The purple power supply

The purpose of the purple power supply was for me to give the OSH Park PCB service a try, while still developing a useful tool for myself. (Click here for more information on OSH Park)

Many of my projects require a 3.3V and/or a 5V power supply, so I embarked on the development of a small, yet simple power supply that would supply me with these voltages. Most of my embedded projects require a lot of time working with firmware, so I gave the power supply the ability to be powered via USB.

This basic power supply also includes some basic protection, as to protect the computer if something were to go wrong. (i.e. shorting the outputs of the power supply).

The power supply is only designed to supply about 100mA when supplied power from a USB port. This is due to the default limit imposed by the USB standard. USB hosts can supply larger currents, but this requires negotiation between the connected device and the USB host. To keep the power supply design simple it was decided not to include USB communications between the power supply and the USB host, resulting in a design limited to about 100mA. However, USB is not the only method in which you can supply power to the purple power supply. I included a header on the power supply PCB that allows the power supply to accept a supply voltage between 5V and 12V. This would circumvent the USB current limitation if required. That being said, 100mA is usually more than enough when testing simple digital circuitry. The resetable fuse (polyfuse) limits the total current input of the design to about 200mA, so if your looking for a more powerful power supply you might have to look elsewhere. The LM1117 voltage regulators used in the purple power supply are capable of 800mA, if you need a little more punch out of the power supply the polyfuse can be replaced with a higher current capable replacement.

Anyone wanting their own purple power supply can get theirs by ordering the PCB from Osh Park. The schematic for the design can be found here. The USB connector doesn't need to be included if you only intend to operate the power supply from a battery. I typically use the power supply with a rechargeable 9V NiMH battery.

Designator Component
P1 3 Way 2.54mm Male SIL header (for jumper)
P2 12 Way 2.54mm Male DIL header (outputs connector)
P3 2 Way 2.54mm Male Sil header (for battery power)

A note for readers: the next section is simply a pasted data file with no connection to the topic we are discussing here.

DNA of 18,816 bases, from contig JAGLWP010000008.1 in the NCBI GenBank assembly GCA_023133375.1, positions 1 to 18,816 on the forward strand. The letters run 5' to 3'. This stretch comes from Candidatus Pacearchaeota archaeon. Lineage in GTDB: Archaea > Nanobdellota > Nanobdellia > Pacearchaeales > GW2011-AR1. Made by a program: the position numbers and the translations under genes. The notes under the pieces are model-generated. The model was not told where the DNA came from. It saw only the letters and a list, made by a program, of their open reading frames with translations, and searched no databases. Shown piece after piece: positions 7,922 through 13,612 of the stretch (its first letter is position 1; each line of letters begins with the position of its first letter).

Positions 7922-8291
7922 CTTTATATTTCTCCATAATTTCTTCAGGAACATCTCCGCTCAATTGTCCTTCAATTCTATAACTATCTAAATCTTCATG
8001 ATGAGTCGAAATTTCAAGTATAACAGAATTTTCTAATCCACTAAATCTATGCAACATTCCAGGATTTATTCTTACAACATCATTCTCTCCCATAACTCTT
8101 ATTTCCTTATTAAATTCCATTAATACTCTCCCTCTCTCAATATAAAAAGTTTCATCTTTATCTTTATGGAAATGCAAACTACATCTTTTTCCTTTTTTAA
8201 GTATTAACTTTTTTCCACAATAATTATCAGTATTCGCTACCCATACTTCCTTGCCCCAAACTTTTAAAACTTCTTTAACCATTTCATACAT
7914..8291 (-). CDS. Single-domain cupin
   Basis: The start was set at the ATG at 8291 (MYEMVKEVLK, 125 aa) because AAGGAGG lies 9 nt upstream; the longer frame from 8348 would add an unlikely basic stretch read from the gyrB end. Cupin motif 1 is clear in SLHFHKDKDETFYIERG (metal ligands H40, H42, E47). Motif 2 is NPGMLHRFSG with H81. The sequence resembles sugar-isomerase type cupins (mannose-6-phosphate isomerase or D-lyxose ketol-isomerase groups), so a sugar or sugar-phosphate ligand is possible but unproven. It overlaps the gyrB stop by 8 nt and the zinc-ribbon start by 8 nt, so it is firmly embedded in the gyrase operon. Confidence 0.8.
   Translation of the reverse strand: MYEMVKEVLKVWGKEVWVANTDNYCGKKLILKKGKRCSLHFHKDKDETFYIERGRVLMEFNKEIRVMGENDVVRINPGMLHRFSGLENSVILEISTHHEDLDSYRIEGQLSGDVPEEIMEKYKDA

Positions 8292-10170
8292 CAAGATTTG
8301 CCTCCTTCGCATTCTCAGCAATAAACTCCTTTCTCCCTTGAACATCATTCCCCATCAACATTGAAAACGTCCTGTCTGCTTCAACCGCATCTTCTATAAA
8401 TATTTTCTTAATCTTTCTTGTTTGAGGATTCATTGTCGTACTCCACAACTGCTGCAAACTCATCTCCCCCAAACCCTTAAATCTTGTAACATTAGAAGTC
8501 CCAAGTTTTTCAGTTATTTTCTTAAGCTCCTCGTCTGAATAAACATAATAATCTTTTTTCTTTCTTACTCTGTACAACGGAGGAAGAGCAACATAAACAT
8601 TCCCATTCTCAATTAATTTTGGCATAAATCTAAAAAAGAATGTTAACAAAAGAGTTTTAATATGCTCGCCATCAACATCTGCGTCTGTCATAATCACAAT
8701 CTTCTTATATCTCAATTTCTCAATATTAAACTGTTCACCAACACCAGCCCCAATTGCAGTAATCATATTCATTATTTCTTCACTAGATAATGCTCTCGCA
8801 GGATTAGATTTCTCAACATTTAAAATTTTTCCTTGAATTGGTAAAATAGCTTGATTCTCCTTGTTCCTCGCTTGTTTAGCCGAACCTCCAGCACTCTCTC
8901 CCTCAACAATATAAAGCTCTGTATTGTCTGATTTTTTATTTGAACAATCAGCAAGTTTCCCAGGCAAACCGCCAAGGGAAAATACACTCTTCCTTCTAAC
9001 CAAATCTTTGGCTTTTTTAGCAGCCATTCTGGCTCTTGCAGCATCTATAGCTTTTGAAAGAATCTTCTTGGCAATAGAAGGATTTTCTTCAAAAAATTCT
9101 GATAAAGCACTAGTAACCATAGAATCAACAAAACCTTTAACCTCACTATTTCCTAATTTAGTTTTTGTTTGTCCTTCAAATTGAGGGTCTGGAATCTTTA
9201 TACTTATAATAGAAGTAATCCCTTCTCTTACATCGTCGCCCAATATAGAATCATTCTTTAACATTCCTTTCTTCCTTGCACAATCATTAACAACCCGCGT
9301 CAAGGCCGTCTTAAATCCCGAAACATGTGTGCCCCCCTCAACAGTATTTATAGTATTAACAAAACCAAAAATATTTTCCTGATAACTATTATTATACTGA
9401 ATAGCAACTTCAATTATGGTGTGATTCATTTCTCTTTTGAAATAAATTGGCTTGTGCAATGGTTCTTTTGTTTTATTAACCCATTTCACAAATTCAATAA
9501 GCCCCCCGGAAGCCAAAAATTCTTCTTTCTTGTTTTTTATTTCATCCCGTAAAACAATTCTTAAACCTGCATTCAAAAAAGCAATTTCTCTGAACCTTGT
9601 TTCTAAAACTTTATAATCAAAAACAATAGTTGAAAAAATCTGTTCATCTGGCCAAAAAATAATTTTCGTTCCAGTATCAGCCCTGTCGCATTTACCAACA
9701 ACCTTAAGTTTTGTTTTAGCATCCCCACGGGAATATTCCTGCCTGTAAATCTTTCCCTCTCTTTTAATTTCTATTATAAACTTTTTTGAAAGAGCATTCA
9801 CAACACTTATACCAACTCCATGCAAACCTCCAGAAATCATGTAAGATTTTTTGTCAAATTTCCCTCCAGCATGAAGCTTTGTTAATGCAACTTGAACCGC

U1, U2 LM1117-adj (make sure this is the adjustable version, SOT-223)
C1, C2, C3, C4 10uF, 16V, 1210 ceramic capacitors
R1 120R, 0805
R2 360R, 0805
R3 330R, 0805
R4 150R, 0805
R5 240R, 0805
D1, D2 SS14 or equivalent Schottky diode (I modded a 1n5819 as I forgot to order this)
D3 LED of your choice (0805)
F1 200mA polyfuse (1812) [ERFSD0203020Z]
USB1 Shallin Electronics Y98910




The power supply is simple to use, the output rails are located on the header (P2) with the connections illustrated on the soldermask (legend). The header has two rows of connectors for each output, as such there are two 5V and two 3V3 outputs as well as two unregulated voltage outputs. Each output rail has a corresponding ground connection.

Placing a jumper on P1 allows the user to select an input voltage of 5V or greater than 5V. Powering the power supply from the USB connection requires the 5V jumper position to be selected. This setting bypasses the 5V regulator as the USB already supplies 5V. If the >5V position is selected, while connected through the USB connection, the 5V rail will not be regulated effectively. This limitation is due to the minimum input-output voltage differential required across the LM1117 regulators in order for them to regulate.

The protection diodes protect the connected computer from damage if you accidently connect the power supply to both a battery and the computer. This also protects the power supply from a reverse voltage if a battery is connected with the wrong polarity. The downside to this protection circuit is that the 5V output will be slightly lower than 5V when powered by USB due to the volt-drop across the protection diode. This makes the selection of D1 very important as a diode with a low volt-drop will result in an output voltage closer to the desired 5V.

Warning! Be sure to select >5V when supplying the power supply with an input voltage above 5V, as bypassing the 5V regulator could be catastrophic if you connect the 5V output of the power supply to your projects as the input voltage will be applied instead of 5V.